An emergency responder exempt from liability in the event of the death of a pedestrian

The trial court found in favor of the CHP and his sergeant and declared them immune under 821.6 because the plaintiffs admitted that the sergeant was responding to a call at the time. The plaintiffs appealed.

The California Court of Appeals for the Second District upheld the trial court’s decision affirming the sergeant’s objection, but reversed the CHP judgment and sent the matter back to the lower court for further litigation.

First, the appeals court ruled that the plaintiffs’ action against the sergeant was barred by emergency responder immunity under section 17004, which exempts public employees from liability for civil damages in personal injury, death or property damage resulting from the operation of an authorized emergency. vehicle in the line of duty while responding to an emergency call.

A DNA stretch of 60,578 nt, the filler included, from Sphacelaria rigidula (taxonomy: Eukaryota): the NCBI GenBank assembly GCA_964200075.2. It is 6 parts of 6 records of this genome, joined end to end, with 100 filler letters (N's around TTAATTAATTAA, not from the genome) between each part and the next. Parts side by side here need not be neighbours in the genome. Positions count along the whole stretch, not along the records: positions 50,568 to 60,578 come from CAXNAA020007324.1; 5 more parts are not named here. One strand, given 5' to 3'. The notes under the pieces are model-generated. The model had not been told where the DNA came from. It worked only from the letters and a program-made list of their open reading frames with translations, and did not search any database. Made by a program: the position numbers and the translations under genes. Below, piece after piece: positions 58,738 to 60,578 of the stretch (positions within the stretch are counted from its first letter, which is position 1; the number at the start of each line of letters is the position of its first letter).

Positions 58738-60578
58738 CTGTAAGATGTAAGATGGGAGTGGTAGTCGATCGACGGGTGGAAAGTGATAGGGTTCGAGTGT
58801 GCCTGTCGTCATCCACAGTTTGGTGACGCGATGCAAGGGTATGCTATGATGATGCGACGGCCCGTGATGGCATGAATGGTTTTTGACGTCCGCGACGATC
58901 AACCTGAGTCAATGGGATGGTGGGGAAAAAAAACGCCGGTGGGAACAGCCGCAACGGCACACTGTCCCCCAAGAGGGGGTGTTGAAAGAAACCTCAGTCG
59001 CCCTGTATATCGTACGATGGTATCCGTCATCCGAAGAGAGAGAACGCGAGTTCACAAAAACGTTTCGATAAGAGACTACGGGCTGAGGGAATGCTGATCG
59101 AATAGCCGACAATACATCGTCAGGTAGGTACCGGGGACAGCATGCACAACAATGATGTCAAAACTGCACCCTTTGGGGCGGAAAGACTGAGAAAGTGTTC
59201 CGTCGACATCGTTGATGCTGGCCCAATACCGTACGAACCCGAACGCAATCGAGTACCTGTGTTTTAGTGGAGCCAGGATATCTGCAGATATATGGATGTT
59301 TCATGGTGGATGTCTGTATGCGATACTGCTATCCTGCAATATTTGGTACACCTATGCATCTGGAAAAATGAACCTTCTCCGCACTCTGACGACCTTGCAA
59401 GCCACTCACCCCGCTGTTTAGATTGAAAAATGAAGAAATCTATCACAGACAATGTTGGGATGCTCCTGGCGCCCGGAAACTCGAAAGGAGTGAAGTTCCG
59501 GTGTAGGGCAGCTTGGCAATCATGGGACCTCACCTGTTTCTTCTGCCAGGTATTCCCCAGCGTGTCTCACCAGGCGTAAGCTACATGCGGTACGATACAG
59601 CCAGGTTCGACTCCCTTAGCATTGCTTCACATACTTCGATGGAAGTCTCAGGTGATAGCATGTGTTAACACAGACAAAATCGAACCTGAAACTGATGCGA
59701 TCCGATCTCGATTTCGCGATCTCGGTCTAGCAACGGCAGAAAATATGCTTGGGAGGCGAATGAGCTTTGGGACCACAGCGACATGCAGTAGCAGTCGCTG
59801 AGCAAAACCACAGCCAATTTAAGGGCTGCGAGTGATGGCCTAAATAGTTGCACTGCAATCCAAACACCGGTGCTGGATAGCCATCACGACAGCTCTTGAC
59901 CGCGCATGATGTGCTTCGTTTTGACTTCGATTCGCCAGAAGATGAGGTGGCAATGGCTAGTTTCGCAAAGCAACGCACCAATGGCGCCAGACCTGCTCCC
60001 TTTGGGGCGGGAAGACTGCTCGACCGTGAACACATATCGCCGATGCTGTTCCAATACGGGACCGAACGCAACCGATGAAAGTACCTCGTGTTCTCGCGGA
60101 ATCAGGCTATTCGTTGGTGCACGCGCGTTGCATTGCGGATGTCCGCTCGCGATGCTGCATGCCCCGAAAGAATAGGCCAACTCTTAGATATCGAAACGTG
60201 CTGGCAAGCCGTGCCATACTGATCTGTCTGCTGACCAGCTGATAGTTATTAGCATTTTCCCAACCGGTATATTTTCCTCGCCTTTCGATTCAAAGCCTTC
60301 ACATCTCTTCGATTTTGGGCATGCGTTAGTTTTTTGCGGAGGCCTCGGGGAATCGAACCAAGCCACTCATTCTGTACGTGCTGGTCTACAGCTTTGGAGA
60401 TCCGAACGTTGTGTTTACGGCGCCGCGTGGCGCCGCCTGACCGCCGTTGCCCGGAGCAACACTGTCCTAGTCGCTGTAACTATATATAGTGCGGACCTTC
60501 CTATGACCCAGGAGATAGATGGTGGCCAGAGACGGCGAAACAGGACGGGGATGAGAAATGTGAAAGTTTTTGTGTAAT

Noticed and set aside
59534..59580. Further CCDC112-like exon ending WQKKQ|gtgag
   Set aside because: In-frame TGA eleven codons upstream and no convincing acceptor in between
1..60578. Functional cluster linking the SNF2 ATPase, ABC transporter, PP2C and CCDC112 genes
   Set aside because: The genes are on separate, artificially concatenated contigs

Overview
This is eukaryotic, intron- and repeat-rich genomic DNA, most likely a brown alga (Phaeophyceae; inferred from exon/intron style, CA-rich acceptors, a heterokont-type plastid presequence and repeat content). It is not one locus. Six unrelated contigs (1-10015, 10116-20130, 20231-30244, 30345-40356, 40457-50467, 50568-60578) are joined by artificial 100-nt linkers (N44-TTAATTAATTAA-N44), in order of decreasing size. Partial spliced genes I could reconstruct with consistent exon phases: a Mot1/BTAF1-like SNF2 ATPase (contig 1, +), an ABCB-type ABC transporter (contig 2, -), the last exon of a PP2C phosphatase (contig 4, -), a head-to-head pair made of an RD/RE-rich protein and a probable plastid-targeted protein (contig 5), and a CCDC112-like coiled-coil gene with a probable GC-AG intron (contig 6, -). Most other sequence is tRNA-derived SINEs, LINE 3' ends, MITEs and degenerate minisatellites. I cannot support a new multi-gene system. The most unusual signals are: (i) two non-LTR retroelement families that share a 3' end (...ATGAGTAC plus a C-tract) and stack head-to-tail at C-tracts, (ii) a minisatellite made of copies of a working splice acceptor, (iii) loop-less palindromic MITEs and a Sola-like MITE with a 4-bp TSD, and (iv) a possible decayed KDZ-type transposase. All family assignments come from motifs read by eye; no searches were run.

Plaintiffs’ counsel, during oral argument, agreed that the amended complaint correctly alleged that the sergeant was driving his patrol car in the line of duty and responding to an emergency call when he struck the son plaintiffs, noted the appeals court.

Second, the Court of Appeal found that the trial court had wrongly upheld CHP’s objection. The trial court did not consider CHP’s liability under Section 17001, which provides an independent legal basis for liability based on alleged employee negligence, the appeals court said.